Unity To Start Charging Devs Per Game Install, Faces Death Threats


Unity recently announced it will change its fee structure to start charging developers each time their game is installed using the engine. Consequently, the company has closed several offices in the U.S. due to a “credible death threat.”

Note: Unity has made revisions to its original policy. See the latest here.

In an official blog post, Unity announced that it is introducing a new “Runtime Fee that is based upon each time a qualifying game is downloaded by an end user.” These new installation fees will begin at the start of next year, on January 1, 2024.

The policy dictates that developers will be billed for installations after crossing a minimum lifetime install count and a minimum revenue threshold from the past 12 months. The exact costs will vary depending on the plan chosen. See below:

  • Unity Personal / Unity Plus – $0.20/install after $200,000 in annual revenue and 200,000 lifetime installs
  • Unity Pro – $0.15/install after $1,000,000 in annual revenue and 1,000,000 lifetime installs
  • Unity Enterprise – $0.125/install

Those subscribed to the Unity Pro and Enterprise plans receive a tiered fee structure that lowers their rates upon reaching various installation thresholds, including 100,000, 500,000, and 1,000,000. The company allegedly designed it this way in order to ensure that those who achieve significant success will be charged.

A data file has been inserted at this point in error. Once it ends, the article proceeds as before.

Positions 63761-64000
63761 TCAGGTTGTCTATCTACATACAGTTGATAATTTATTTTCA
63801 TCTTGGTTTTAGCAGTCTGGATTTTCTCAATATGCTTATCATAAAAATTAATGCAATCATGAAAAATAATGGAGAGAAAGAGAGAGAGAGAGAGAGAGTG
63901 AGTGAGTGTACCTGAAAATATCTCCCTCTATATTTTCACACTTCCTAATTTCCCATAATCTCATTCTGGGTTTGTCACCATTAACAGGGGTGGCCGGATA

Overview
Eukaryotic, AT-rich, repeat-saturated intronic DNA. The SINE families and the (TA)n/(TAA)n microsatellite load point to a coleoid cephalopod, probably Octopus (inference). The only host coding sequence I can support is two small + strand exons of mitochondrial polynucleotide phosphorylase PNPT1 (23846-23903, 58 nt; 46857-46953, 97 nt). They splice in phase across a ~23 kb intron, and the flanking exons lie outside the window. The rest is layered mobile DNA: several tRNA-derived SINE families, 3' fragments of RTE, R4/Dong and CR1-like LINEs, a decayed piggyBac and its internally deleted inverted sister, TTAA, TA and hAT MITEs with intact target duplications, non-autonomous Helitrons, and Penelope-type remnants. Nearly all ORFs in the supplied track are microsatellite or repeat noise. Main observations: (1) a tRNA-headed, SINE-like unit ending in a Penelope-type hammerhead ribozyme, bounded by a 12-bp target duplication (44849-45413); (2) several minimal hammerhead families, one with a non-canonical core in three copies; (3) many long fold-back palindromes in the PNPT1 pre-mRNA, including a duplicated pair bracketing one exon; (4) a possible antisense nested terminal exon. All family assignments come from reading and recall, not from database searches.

Of course, seeing as how the Unity Runtime did not have such costs prior to the new policy, a significant portion of the development community has been outraged over the changes.

Unity is considered one of the lowest barriers to entry for indies and runs most of that community’s games. These price changes hinder the ability of new talent to get in on the ground floor with their own creative endeavors.

Not only that, but Unity is one of the most popular game engines in the entire world, next to Unreal.

This is especially painful news to developers who have already invested years of effort into building current, unreleased projects with the Unity engine, and now have no choice but to continue with it in spite of the new policies.

To simplify the number of plans offered, Unity announced it will be discontinuing subscriptions to the Plus version. Existing members will be presented with an offer to upgrade to Unity Pro for a year at the same cost as their current Plus subscription.

Negative feedback from the developer community has gotten so bad that Unity has had to cancel a town hall meeting and temporarily shut down offices in Austin, Texas, and San Francisco, California in response to a “credible death threat.”

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